The strength of this is that Nevala-Lee writes all this from a certain emotional and neutral distance, as one might write a similar history of the nineteenth-century American union movement or the early twentieth-century history of the Hollywood film industry if these events occurred before you were born. The book would be entirely from the record. Nevala-Lee therefore has no personal axes to grind and sticks to the facts….

Then, Spinrad deconstructs the latest SFWA Nebula Awards anthology, doubting the benefit of excerpting novels and novellas, finding fault with many of the winners and runners-up represented in the book, and above all, expressing profoundly unhappy feelings about the condition of the genre:

So what does Nebula Awards Showcase 2018 tell us about the state of what the membership of SFWA is writing, and what is the state of their art in the present and likely into the future?

It tells us that fantasy has long since come to dominate SF. It tells us that many or perhaps even a majority of these SF writers do not have the education or indeed the inclination to learn the difference between science fiction and fantasy and to dish the result out to a populace that has more than enough confusion about the difference between reality and magic already.

(5) INDISTINGUISHABLE. Having encountered Spinrad’s column and Mark Lawrence’s recent post “The magic of science” on the same day, I wished for a panel discussion between the two writers — that would be highly interesting,

I’ve blogged several times on the dead and over-beaten horse of science vs magic. Today, rather than point out yet again that these two things are in fact the same, I’m going to point out an important difference.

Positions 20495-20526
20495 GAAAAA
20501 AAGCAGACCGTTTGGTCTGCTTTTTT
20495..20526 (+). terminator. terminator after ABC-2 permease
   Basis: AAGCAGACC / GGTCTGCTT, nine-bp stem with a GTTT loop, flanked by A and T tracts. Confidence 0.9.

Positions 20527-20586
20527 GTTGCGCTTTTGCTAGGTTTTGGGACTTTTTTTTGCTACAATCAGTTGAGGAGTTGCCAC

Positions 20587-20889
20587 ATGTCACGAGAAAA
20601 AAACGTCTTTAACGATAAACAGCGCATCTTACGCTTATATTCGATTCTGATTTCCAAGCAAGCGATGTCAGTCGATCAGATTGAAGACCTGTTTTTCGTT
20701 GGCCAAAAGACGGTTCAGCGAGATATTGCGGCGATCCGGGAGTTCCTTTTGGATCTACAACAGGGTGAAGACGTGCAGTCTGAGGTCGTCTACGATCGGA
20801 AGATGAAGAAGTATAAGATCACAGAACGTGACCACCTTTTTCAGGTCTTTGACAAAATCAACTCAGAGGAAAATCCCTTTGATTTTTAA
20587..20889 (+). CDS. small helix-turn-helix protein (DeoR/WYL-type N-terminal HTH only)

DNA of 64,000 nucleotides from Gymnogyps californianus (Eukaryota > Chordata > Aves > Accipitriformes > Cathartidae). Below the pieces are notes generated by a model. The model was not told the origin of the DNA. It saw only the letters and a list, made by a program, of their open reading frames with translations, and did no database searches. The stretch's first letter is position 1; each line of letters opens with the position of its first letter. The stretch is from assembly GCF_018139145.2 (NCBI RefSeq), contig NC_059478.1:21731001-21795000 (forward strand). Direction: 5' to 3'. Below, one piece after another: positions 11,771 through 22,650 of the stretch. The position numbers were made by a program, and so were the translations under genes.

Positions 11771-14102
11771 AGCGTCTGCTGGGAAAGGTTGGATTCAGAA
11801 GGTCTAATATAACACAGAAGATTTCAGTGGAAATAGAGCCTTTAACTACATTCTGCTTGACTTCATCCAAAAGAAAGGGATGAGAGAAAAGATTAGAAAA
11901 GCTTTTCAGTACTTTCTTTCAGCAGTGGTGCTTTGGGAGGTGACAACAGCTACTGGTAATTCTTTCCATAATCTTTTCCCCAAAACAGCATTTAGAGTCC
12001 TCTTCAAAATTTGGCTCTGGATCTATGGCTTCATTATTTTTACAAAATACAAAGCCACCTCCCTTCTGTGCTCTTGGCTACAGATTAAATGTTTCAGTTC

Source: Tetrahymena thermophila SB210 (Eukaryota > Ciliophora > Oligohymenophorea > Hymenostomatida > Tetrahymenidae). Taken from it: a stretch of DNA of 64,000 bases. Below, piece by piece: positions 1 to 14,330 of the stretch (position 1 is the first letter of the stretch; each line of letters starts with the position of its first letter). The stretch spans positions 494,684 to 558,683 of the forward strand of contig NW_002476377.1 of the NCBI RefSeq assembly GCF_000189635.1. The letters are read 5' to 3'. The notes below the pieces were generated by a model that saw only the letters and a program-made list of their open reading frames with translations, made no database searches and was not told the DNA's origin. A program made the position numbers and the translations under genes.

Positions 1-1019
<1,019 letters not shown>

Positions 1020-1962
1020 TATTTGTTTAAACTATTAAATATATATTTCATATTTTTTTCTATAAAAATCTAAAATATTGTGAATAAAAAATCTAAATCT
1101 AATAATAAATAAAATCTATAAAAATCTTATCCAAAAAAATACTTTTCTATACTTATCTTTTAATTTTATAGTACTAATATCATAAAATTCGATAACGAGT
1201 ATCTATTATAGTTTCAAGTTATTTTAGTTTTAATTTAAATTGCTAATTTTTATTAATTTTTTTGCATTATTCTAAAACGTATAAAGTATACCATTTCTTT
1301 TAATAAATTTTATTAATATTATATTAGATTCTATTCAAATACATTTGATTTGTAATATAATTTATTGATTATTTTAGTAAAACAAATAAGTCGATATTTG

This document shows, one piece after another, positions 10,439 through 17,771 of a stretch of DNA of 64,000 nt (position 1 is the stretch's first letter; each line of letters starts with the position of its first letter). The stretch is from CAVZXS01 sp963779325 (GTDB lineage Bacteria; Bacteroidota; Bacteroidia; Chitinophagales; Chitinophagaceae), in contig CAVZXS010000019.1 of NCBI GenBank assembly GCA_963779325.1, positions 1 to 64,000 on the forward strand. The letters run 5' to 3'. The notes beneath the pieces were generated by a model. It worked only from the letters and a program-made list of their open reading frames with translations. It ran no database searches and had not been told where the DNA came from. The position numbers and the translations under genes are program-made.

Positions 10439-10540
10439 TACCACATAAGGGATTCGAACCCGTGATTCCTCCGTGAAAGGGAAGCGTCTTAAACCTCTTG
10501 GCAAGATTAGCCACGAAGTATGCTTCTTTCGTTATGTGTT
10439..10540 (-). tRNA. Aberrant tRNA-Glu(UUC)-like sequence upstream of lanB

This is not to contradict my earlier thoughts. Magic truly is science – but it’s generally presented in a manner that means it is radically different to the kind of science we encounter in the real world.

This difference has political echoes and doubtless would have political consequences if we were to encounter the most commonly imagined forms of “magic”.

In short, magic is typically presented in much the same way that superheroes are. To use magic you need to be specially gifted.


…A graduate student named Charley Kline sat at an ITT Teletype terminal and sent the first digital data transmission to Bill Duvall, a scientist who was sitting at another computer at the Stanford Research Institute (now known as SRI International) on the other side of California. It was the beginning of ARPANET, the small network of academic computers that was the precursor to the internet.

  • October 29, 2012  — In Canada, Primeval: New World first aired. A spin-off of Primeval, it starred Niall Matter (Zane Donovan on Eureka) and Sara Canning. It was canceled after the first season of thirteen episodes. 


[Compiled by Cat Eldridge.]

  • Born October 29, 1926 Margaret Sheridan. She’s best remembered as Nikki Nicholson in The Thing from Another World. It was her first acting role and she’d be done acting a little over a decade later in the early Sixties. (Died 1982.)
  • Born October 29, 1928 Jack Donner. He’s no doubt best known for his role of Romulan Subcommander Tal in the Trek episode “The Enterprise Incident”. He would later return as a Vulcan priest in the “Kir’Shara” and “Home” episodes on Enterprise. He’d also show up in other genre shows including The Man from U.N.C.L.E., Mission Impossible (eleven episodes which is the most by any guest star) and The Adventures of Rocky and Bullwinkle. (Died 2019.)
  • Born October 29, 1928 Benjamin F. Chapman, Jr. He play the Gill-man in the land takes in Creature from the Black Lagoon. Ricou Browning did the water takes. His only other genre appearance was in Jungle Moon Men, a Johnny Weissmuller film. (Died 2008.)
  • Born October 29, 1935 ?Sheila Finch, 84. She’s best known for her stories about the Guild of Xenolinguists which are quite excellent. The Golden Gryphon collection The Guild of Xenolinguists is well worth seeking out.
  • Born October 29, 1938 Ralph Bakshi, 81. Started as low level worker at Terrytoons, studio of characters such as Heckle and Jeckle and Mighty Mouse. His first major break would be on CBS as creative director of Mighty Mouse and the Mighty Heroes. Fast forwarding to Fritz the Cat which may or may not be genre but it’s got a talking cat.  Genre wise, I’d say War Wizards which features voice work by Mark Hamill and whose final name was Wizards so it wouldn’t be confused with you know what film. Next up was The Lord of the Rings, a very odd affair. That was followed by Fire and Ice, a collaboration with Frank Frazetta. Then came what I considered his finest work, the Mighty Mouse: The New Adventures series!  Then there’s Cool World